- Migration of all NHS organisations to new national IT network hits fresh delays, with less than 4 per cent of services switched over
- NHS Digital says “delays in vendor handover” to blame
- Incumbent provider BT paid £37m last year, NHS Digital’s biggest supplier payment
- Switch can save NHS organisations up to 70 per cent, says NHS Digital
Plans to move the NHS to a new national IT network by 2020 are in doubt because of “vendor handover” delays.
Thousands of health and social care organisations need to move from the “transitional” network, supplied by incumbent British Telecom, to a new Health and Social Care Network by August 2020.
Both the old and new networks are used to securely connect NHS organisations to each other, national electronic services, and the wider internet.
In October last year, the Infrastructure and Projects Authority rated the move to HSCN “amber” and approved an amended business case. It stated the project was “on track to deliver” on time and within the whole life £699.5m budget.
However, a paper that went to the NHS Digital board this month showed the project has since been rated “amber-red” and was expected to remain at risk for at least the next three months.
The paper stated that a separate IPA review in July this year, which has not been published, noted a “significant amount of risk remaining in migrating customers… to HSCN by August 2020 and that this activity was approximately six months behind expectation”.
NHS Digital, which manages HSCN delivery for the Department of Health and Social Care, expected project costs to be £2.7m higher than budgeted for in 2018-19 because of “delays in vendor handover” between new suppliers and BT.
NHS Digital records show the agency paid BT £37.7m in 2017-18, more than any other organisation. It is not clear whether all these expenses relate to running the transitional network.
In response to questions from HSJ, an NHS Digital spokesman said the switch was “being delivered and migrated within our expected timescales once orders were placed with replacement suppliers”.
Thus far, 186 NHS and social care organisations, running 383 services, have migrated to an HSCN connection. This is about 3.3 per cent of all health and social care services that need to make the switch by 2020 and 15 per cent of all NHS organisations.
Three out of four health and social care organisations have already signed a contract to move to HSCN and are waiting to migrate.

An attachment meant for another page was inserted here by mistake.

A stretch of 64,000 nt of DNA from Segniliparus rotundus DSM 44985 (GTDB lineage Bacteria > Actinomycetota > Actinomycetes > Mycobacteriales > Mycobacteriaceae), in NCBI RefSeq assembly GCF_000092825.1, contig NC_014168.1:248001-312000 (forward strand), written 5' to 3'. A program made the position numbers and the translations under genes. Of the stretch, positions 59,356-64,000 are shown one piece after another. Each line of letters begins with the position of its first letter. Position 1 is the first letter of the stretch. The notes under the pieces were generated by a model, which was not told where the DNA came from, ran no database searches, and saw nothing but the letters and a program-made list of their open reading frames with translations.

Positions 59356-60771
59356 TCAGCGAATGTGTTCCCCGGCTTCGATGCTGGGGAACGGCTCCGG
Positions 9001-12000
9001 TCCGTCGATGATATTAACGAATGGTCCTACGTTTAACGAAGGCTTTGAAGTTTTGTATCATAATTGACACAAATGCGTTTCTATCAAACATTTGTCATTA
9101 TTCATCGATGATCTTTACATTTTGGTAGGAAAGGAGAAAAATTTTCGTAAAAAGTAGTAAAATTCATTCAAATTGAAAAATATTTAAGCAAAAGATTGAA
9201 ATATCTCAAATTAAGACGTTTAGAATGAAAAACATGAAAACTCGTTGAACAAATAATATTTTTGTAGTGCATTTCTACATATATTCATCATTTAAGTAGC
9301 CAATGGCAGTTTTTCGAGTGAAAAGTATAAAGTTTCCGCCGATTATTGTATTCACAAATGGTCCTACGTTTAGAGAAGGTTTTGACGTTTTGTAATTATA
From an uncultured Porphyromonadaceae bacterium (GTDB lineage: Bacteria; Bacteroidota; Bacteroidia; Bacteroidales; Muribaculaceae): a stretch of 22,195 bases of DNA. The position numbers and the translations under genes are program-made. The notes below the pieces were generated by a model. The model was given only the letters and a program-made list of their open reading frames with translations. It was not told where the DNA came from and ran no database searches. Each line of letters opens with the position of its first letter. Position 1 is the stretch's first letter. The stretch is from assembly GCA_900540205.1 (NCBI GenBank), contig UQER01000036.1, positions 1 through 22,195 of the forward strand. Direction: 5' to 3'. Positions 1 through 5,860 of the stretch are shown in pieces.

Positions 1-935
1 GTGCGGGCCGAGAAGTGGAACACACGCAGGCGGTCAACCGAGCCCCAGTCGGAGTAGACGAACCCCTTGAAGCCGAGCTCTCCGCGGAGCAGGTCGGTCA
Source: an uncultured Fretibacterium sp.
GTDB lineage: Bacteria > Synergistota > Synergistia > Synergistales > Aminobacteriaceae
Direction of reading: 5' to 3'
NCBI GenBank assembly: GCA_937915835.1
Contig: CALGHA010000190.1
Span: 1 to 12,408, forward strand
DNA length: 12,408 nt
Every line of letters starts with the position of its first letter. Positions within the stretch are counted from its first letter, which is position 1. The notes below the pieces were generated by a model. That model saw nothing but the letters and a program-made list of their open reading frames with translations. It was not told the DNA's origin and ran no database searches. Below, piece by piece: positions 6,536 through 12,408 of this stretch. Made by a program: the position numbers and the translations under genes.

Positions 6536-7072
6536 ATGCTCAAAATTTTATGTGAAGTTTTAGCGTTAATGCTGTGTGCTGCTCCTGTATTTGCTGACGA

Steps to speed up migration include supporting NHS organisations to migrate “as promptly as possible”, ensuring new suppliers meet network requirements and working with BT to allow for “higher peak volumes of migration over the next two years”.
Organisations that have made the switch thus far had reported savings of between 50 and 70 per cent, the spokesman said.
“The HSCN deals done to date demonstrate that moving to HSCN is better value for money,” he added.
HSCN was intended to replace BT’s N3 network, which has been running since 2006.
However, when the N3 contract expired in April 2014, no single successor was found, and BT’s contract had to be extended to March 2017.
After the extension, NHS Digital, then the Health and Social Care Information Centre, said the BT network would be replaced by a network of competing suppliers, called HSCN, with local NHS organisations able to pick and choose.
When HSCN was not fully in place by March 2017, BT was contracted again to move NHS organisations from N3 onto a “transitional network”, which would remain in place through to 2020 while they migrated to the new system.
Seventeen suppliers, including BT, are accredited to supply HSCN connections.
The story was amended on 30 October, to reflect additional information provided by NHS Digital regarding the timing of the IPA review, and NHS Digital’s expected timeframe for delivering HSCN.
Infrastructure and Projects Authority records, NHS Digital board papers, statements, and records